Wednesday, June 12, 2013 FULL SHOW | HEADLINES | PREVIOUS: Is Edward Snowden a Hero? A Debate with Journalist...
2013-06-12

Medgar Evers’ Murder, 50 Years Later: Widow Myrlie Evers-Williams Remembers "A Man for All Time"

Topics

Guests

Myrlie Evers-Williams, widow of civil rights leader Medgar Evers. From 1995 to 1998, she served as the chair of the NAACP. Prior to that, she was the first African-American woman to be appointed to the Los Angeles Board of Public Works. She has written two books: For Us, the Living, with William Peters, and an autobiography, Watch Me Fly: What I Learned on the Way to Becoming the Woman I Was Meant to Be.

DONATE →
This is viewer supported news

Fifty years ago today — June 12th, 1963 — 37-year-old civil rights organizer Medgar Evers was assassinated in the driveway outside his home in Jackson, Mississippi. In the early 1960s, Evers served as the first NAACP field secretary for Mississippi, where he worked to end segregation, fought for voter rights, struggled to increase black voter registration, led business boycotts, and brought attention to murders and lynchings. We hear from Edgers’ widow, Myrlie Evers-Williams, on how she wants her husband to be remembered "a man for all time, one who was totally dedicated to freedom for everyone — and was willing to pay a price."

Transcript

This is a rush transcript. Copy may not be in its final form.

NERMEEN SHAIKH: We end today’s show remembering the life of African-American civil rights activist Medgar Evers. In the early 1960s, Evers served as the first NAACP field secretary for Mississippi, where he worked to end segregation and fought for voter rights. It was 50 years ago today, June 12th, 1963, when the 37-year-old organizer was assassinated in his driveway.

AMY GOODMAN: I recently caught up with his widow, Myrlie Evers, at an NAACP dinner here in New York and asked her how people should remember her husband, for whom she sought justice for so many years.

MYRLIE EVERS-WILLIAMS: Well, what I would encourage young people to do is to go online and find out as much as they can about him, his contributions, to go, believe it or not, to their libraries and do research, and to say to them that he was a man of all time, one who was totally dedicated to freedom for everyone, and was willing to pay a price. And he knew what that price was going to be, but he was willing to pay it. As he said at one of his last speeches, "I love my wife, and I love my children, and I want to create a better life for them and all women and all children, regardless of race, creed or color." I think that kind of sizes him up. He knew what was going to happen. He didn’t want to die, but he was willing to take the risk.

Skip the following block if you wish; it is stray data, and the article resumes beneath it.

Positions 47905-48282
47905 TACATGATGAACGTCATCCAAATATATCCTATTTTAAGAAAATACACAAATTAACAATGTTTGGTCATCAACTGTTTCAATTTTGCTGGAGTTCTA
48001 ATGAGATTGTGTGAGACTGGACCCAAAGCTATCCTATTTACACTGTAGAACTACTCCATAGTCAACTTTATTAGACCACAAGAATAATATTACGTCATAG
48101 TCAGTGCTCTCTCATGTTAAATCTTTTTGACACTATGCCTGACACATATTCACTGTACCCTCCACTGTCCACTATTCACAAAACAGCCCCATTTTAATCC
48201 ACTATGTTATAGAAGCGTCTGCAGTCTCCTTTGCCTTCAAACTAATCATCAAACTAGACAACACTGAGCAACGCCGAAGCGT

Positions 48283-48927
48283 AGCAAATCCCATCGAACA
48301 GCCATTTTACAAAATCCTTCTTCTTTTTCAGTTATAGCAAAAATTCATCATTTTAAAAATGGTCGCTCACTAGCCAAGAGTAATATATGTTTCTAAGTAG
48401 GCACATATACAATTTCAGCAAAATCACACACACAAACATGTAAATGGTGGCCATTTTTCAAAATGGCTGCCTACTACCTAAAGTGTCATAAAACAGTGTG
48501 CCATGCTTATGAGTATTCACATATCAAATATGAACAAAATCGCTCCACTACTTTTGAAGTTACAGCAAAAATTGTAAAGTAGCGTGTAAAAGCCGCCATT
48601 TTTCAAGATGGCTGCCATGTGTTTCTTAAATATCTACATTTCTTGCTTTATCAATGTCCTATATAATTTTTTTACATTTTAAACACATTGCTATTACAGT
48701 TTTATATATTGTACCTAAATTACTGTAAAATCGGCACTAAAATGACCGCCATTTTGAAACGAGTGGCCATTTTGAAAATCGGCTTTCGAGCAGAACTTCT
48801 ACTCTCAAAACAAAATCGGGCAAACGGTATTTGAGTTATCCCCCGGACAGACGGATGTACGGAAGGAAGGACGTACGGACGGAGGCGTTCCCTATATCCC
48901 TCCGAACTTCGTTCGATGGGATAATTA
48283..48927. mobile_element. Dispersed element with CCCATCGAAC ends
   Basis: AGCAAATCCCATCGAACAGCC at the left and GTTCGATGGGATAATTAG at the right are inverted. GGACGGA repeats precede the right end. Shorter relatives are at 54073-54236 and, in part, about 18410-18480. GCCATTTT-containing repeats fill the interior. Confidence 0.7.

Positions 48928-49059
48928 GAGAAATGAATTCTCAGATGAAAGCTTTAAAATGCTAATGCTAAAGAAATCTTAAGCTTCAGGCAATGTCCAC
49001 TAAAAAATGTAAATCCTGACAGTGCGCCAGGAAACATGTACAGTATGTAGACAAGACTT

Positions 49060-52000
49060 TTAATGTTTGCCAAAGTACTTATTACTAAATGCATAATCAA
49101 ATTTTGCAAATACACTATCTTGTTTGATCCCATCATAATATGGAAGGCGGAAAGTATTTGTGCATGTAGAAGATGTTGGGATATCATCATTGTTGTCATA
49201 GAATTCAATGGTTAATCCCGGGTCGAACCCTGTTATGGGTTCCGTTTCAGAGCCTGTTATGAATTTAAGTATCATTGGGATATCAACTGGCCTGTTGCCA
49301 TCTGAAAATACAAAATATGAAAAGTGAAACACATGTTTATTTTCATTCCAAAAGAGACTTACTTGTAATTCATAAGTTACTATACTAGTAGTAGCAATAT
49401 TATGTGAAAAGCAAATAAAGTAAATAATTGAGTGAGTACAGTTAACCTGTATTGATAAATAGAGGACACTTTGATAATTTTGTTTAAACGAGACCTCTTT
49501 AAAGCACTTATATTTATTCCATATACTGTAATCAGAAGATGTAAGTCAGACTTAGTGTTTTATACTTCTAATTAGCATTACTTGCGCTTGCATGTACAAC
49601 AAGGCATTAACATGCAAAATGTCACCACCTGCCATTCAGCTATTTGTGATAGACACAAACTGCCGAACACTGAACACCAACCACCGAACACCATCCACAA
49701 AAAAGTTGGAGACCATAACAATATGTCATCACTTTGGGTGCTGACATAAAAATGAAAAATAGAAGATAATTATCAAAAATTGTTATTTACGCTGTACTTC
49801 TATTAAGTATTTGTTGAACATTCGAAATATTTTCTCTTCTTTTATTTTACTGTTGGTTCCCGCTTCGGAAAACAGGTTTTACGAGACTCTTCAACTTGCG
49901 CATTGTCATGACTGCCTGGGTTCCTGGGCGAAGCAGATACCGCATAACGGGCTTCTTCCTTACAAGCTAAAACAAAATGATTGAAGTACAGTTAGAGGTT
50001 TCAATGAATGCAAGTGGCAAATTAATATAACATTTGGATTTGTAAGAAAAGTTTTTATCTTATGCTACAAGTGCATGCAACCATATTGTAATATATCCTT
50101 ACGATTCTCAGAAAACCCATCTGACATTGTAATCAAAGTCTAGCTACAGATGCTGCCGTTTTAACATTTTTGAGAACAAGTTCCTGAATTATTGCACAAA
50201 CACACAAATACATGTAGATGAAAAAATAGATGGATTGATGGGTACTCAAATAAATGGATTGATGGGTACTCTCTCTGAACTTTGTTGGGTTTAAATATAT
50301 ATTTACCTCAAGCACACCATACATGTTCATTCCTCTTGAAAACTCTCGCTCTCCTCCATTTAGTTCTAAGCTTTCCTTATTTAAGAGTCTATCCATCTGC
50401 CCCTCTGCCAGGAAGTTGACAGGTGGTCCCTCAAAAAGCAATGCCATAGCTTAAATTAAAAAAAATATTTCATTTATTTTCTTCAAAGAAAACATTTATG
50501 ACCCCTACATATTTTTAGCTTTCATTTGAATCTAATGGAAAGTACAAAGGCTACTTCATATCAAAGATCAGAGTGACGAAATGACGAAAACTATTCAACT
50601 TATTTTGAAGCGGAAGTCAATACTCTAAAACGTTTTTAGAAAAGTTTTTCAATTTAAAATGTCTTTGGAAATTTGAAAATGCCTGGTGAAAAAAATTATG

AMY GOODMAN: Talk about where he was coming from that night that he was killed in your driveway.

MYRLIE EVERS-WILLIAMS: Medgar was coming from a mass rally that we had two or three times a week, actually. And there had been a meeting after that session, and he was on his way home. I know how weary he was, because he got out of his car on the driver’s side, which was next to the road where the assassin was waiting, and we had determined quite some time ago that we should always get out on the other side of the car. And that night, he got out on the driver’s side with an armful of T-shirts that said "Jim Crow must go." And that bullet struck him in his back, ricocheted throughout his chest, and he lasted 30 minutes after that. And the doctors said they didn’t know how he did. But he was determined to live. The good thing, his body is not here, but he still lives. And I’m very happy, proud and pleased to have played a part in making that come true.

AMY GOODMAN: Myrlie Evers, 50 years ago today, June 12th, 1963, her husband, the civil rights leader Medgar Evers, 37 years old, was assassinated in his driveway in Jackson, Mississippi.

Show Full Transcript ›
‹ Hide Full Transcript

Creative Commons License The original content of this program is licensed under a Creative Commons Attribution-Noncommercial-No Derivative Works 3.0 United States License. Please attribute legal copies of this work to democracynow.org. Some of the work(s) that this program incorporates, however, may be separately licensed. For further information or additional permissions, contact us.